What Happens if Post-Approval Studies Are Delayed or Do Not Show Benefit?
The FDA’s accelerated approval pathway provides faster access to medications for patients with serious or life-threatening conditions. However, critics allege there are undue delays in withdrawing approvals for drugs for which studies have not confirmed clinical benefit. “In recent years, there has been considerable controversy about accelerated approval,” says Kerstin Vokinger, MD, JD, PhD, professor at Switzerland’s University of Zurich-affiliated faculty at Harvard Medical School’s Program on Regulation, Therapeutics, and Law.
One example is the FDA’s accelerated approval of aducanumab, for which clinical trials showed unclear therapeutic value for patients.1 The accelerated approval process has become more common, particularly for cancer drugs.2 “However, the added therapeutic value of drugs approved through accelerated approval was unclear,” Vokinger says.
Vokinger and colleagues assessed the therapeutic value of 146 drug indications that received accelerated approval in the United States and the European Union from 2007 to 2021. They found 38.9% of these carried high added therapeutic value.3 Approximately two-thirds of the drugs granted accelerated approval did not appear to offer high added therapeutic value at the time of approval.
“This underscores the importance of timely completion of required post-approval studies for drugs, and of ensuring that these confirmatory studies test clinically meaningful endpoints,” Vokinger says.
Another group of researchers examined the status of 278 drugs that were approved under the program from 1992 to 2021, along with the status of confirmatory studies for those drugs.4 Clinical benefit was confirmed in most cases. Half of accelerated approvals were converted to traditional approval in a median time of 3.2 years, which shortened to a median of 2.3 years in the past decade.
“The FDA has increasingly used available tools to reduce the timeline for completion of studies confirming clinical benefit,” says Ginny Beakes-Read, JD, BSN, the study’s lead author and an executive director of global regulatory and research and development policy at Amgen.
Beakes-Read and colleagues offered recommendations to address concerns about the approval pathway. For example, they suggested boosting public confidence with more transparency on the status of post-marketing studies.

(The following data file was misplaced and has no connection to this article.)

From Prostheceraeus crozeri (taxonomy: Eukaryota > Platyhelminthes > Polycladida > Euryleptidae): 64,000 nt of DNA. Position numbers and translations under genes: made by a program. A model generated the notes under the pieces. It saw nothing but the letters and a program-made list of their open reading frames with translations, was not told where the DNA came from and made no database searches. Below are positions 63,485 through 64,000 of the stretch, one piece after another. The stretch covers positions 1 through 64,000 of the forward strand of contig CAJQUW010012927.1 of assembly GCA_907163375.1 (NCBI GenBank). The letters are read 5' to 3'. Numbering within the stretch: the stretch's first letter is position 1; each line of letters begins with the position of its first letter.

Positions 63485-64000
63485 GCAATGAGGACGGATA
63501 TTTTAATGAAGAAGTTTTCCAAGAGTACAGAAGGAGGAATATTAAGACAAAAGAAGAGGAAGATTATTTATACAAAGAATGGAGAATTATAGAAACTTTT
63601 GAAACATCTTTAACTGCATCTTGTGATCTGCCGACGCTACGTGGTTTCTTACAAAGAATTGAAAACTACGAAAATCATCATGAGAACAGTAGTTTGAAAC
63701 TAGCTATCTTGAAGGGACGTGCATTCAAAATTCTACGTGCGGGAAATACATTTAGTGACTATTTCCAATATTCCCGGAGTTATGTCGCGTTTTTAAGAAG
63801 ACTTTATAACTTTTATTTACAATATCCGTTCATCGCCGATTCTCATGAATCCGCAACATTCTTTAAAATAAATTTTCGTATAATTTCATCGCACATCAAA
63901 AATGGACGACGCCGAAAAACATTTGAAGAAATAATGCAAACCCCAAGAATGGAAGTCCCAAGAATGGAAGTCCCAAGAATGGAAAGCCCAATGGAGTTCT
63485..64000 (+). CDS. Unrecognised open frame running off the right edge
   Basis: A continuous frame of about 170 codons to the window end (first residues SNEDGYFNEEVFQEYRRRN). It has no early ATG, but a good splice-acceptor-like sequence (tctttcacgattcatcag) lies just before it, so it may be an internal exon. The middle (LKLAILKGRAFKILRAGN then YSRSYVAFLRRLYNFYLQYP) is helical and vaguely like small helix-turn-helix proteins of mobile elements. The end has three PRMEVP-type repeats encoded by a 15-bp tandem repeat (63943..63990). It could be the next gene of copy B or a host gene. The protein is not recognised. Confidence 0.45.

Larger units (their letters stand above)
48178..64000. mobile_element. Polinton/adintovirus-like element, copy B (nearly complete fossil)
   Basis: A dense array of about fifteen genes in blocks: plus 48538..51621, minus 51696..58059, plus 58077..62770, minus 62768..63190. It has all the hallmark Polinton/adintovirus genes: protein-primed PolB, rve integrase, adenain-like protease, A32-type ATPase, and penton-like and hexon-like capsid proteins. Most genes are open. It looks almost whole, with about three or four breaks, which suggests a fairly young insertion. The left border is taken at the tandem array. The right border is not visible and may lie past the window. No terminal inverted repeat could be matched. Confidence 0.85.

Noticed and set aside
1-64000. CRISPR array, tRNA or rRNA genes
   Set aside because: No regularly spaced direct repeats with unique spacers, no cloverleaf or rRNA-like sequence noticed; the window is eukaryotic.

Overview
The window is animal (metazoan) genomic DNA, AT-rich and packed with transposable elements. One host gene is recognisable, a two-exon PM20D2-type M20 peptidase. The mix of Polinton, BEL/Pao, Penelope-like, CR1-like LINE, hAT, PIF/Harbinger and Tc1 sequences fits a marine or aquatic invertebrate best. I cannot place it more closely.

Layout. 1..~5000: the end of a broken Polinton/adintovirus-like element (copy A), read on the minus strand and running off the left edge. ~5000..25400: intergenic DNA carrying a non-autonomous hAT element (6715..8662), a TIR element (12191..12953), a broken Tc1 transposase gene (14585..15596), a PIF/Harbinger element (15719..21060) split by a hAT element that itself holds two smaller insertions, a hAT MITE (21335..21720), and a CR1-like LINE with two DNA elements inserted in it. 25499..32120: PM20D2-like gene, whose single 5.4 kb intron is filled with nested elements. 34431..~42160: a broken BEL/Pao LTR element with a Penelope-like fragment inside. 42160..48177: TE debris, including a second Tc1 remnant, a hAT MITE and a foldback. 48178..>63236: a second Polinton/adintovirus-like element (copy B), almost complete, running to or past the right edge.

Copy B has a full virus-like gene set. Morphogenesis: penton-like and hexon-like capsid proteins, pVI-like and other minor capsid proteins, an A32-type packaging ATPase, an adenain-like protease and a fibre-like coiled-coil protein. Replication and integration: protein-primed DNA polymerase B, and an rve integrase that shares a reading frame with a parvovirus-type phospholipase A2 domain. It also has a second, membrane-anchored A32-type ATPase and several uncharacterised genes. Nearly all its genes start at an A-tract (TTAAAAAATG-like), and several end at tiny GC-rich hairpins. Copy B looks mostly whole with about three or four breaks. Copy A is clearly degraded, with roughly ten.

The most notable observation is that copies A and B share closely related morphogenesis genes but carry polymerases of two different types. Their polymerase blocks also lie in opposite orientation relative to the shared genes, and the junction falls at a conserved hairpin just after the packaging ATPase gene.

“History shows that the accelerated approval program is generally working well, and significant legislative changes are not necessary,” Beakes-Read asserts. “Any changes to the program should be informed by cumulative experience, not outliers."
A third group of researchers studied accelerated approval of 48 non-oncology drugs over a 26-year period. They found that although approval was expedited by a median of 53.1 months, post-approval, safety-related label modifications often were added in boxed warnings, and clinical efficacy sometimes was not confirmed.5
“The biggest problem with post-approval studies is that they delay the availability of clearer evidence until after the market for the drug is already established,” asserts Jonathan Darrow, SJD, LLM, JD, MBA, BS, assistant professor of medicine at Harvard Medical School and faculty member at the Harvard Center for Bioethics.
Once patients are established on a treatment, and physicians become used to prescribing it, what the actual evidence later turns out to be matters less. “You never have a second chance to make a first impression,” Darrow says.
The average period of market exclusivity for drugs, before generic entry, is less than 14 years.6 “If a post-approval study produces evidence eight or nine years after the fact, this can be the majority of the patent period,” Darrow notes.
Dissemination of information in a way that changes clinical practice can take many years, sometimes longer than a decade.7 This means during the profit-maximizing period, the benefit of drugs may be less clear. Thus, patients taking the drugs may be overestimating benefits and underestimating harm.8
“As patents expire and clearer evidence is produced, the market can then be shifted to the next new product, and the cycle can continue,” Darrow says.
To address this, Darrow says more efforts are needed to understand the end of the drug life cycle, rather than the beginning. One important question is: How often are drugs still used after post-approval studies are released?
“The major ethical concern is lack of disclosure of uncertainty,” Darrow says.9